New sensors being researched for a future Apple Pencil could allow users to use the device to trace both 2D and 3D objects, and send the data back to a connected iPad or Mac.
Following multiple patent applications regarding different ways of adding controls to the Apple Pencil, Apple has now looked outside the stylus to the surfaces that it can used on. Currently all Apple Pencils require a touch screen such as an iPad display, but future ones may become much more independent.
"Content creation using electronic input device on non-electronic surfaces," US Patent No. 10,613,666, proposes that the Pencil could be used on any surface at all. If the Pencil can be made to detect and then transmit when it is in contact with a surface, when it is moved, and so on, then it could be used anywhere.
Rather than being confined to a relatively small iPad screen, an artist could sketch out on a whole table, and that drawing would be accurately created on the device. Artists could trace out existing drawings or plans, or could produce 3D drawings of objects by tracing the Pencil over such an object in real life.
"In conventional systems including a touch-sensitive surface," says the patent, "content generation using an input device, such as an active stylus, can be based on a detected path between a touch-down location and a lift-off location."
"[The] touch-down and lift-off on a non-touch-sensitive surface can be monitored by a force sensor of the input device," it continues. "The position and/or motion of the input device can be tracked according to various methods including one or more of a motion and orientation sensor, a camera, or an electromagnetic- or sound-based triangulation scheme."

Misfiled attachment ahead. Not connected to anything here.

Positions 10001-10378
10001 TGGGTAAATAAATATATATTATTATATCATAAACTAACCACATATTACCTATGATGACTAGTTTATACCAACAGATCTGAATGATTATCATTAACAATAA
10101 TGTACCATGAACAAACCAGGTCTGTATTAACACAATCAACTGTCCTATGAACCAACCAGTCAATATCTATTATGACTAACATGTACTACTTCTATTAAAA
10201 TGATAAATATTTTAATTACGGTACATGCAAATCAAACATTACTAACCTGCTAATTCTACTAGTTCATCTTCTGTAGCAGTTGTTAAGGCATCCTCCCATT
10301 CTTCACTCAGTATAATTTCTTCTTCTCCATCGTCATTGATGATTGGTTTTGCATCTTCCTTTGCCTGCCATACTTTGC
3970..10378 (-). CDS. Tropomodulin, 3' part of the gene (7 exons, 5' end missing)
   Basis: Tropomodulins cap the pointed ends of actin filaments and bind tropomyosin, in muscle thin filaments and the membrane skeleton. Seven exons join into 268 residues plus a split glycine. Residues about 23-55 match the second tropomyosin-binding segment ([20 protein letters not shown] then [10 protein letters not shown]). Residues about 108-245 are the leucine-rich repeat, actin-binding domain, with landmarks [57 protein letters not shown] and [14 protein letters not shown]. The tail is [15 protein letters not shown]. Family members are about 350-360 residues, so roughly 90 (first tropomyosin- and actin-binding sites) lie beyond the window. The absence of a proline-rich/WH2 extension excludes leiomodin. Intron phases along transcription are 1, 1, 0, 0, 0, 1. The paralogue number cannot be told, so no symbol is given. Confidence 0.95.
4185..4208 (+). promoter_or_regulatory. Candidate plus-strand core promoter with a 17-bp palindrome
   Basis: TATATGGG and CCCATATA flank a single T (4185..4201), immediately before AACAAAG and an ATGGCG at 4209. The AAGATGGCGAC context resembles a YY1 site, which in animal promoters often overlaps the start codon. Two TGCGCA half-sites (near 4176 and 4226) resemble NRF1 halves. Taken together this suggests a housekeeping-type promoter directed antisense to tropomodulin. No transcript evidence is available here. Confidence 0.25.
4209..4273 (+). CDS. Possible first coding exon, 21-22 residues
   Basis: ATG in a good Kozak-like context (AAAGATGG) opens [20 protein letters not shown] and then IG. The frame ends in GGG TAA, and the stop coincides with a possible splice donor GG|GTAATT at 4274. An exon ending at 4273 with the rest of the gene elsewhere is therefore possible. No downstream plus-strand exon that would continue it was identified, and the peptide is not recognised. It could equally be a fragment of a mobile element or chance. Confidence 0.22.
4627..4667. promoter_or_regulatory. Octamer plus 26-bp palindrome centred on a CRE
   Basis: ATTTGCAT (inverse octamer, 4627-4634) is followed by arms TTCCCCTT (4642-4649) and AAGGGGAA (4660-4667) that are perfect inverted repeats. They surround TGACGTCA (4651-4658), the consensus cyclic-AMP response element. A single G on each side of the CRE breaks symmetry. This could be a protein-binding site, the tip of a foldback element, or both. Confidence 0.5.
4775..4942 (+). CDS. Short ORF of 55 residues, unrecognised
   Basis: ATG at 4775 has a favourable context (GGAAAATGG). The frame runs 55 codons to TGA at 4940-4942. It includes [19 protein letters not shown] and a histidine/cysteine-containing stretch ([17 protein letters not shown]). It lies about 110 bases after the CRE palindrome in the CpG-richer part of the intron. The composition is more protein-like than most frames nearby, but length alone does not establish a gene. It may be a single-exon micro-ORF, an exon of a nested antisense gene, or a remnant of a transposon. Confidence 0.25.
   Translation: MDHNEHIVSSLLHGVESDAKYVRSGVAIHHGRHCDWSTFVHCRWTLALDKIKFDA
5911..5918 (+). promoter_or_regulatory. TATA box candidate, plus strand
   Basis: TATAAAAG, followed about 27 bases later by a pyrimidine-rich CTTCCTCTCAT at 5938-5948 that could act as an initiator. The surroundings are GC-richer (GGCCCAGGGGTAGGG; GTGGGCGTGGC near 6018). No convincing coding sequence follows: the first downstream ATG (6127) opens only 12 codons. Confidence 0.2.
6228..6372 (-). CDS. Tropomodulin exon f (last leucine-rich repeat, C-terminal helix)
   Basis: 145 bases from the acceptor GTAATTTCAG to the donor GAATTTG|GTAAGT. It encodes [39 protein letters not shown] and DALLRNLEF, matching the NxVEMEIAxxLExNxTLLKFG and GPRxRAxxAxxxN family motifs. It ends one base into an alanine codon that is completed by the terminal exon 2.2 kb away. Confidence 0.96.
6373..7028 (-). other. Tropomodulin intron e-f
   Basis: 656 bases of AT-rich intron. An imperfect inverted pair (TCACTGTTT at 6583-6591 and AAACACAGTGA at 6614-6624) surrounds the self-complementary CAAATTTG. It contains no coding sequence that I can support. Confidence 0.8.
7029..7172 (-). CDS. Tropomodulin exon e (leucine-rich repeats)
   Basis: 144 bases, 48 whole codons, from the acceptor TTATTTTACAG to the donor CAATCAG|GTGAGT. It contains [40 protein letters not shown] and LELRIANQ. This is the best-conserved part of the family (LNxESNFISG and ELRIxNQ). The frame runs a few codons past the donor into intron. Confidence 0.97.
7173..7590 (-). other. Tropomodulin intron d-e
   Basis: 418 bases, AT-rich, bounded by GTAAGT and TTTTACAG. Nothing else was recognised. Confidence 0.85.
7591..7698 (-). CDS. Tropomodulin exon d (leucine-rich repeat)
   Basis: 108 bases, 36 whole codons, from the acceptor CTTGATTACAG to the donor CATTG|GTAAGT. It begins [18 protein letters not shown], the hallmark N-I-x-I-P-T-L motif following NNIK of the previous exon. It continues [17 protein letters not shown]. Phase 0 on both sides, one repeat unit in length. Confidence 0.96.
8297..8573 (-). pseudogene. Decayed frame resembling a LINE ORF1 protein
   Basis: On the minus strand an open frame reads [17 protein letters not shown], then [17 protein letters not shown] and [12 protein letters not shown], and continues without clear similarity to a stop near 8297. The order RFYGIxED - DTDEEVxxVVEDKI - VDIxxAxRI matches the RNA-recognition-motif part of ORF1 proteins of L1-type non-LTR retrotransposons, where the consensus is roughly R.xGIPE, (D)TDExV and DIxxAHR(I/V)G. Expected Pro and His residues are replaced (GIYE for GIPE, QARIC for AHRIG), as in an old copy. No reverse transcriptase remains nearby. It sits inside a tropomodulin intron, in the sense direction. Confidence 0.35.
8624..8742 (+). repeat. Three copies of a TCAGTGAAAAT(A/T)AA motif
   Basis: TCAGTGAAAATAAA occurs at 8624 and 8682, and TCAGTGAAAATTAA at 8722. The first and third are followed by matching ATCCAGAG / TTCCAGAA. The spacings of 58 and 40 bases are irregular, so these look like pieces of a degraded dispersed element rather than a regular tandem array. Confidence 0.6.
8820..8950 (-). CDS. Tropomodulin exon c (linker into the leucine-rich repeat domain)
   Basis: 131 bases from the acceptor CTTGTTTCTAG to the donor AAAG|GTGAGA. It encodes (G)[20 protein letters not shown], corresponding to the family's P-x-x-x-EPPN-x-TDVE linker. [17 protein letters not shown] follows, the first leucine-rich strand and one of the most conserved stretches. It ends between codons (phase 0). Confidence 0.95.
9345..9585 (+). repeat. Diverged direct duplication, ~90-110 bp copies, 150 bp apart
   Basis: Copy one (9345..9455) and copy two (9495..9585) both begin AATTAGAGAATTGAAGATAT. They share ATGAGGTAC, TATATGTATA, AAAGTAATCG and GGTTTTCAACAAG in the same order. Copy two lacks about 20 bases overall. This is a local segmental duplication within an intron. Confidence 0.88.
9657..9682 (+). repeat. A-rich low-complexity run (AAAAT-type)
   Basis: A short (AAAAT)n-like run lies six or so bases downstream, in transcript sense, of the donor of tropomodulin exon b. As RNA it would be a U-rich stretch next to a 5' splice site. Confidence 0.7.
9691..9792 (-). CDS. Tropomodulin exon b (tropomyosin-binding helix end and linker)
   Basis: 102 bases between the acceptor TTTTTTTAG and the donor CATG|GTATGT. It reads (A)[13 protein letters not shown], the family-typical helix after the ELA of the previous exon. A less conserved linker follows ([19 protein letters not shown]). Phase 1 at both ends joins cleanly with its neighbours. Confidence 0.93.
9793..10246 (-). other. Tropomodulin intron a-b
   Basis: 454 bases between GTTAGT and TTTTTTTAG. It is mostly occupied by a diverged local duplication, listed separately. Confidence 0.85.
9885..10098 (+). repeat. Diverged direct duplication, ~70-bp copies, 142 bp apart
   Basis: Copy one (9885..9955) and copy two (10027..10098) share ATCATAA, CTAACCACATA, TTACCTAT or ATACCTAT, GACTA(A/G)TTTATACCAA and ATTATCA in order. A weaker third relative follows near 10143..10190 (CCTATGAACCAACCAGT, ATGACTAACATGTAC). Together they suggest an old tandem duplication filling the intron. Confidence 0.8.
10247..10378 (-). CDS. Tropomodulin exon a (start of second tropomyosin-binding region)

All of this can be used equally for drawing or writing. "The force data and position/motion data can be processed to generate content, including textual character input and three-dimensional objects," it continues.
It may even be possible to sketch in thin air. "In some examples, the content can be generated based on tracking position and/or motion of the input device without requiring contact with a surface," says the patent.
Apple isn't planning to replace the touch-sensitive display, however,, arguing instead that improving the Apple Pencil in this way will be useful in existing situations. "In particular, use of an active stylus capable of generating stylus stimulation signals that can be sensed by the touch-sensitive device can improve the precision of stylus input," it says.
The patent is credited to three inventors, Tyler S. Bushnell, Steven Cardinali, and Katherine E. Tong. Bushnell and Cardinali were previously listed together as two of the inventors on an Apple Watch patent that would see the Digital Crown gain touch-sensitive gestures.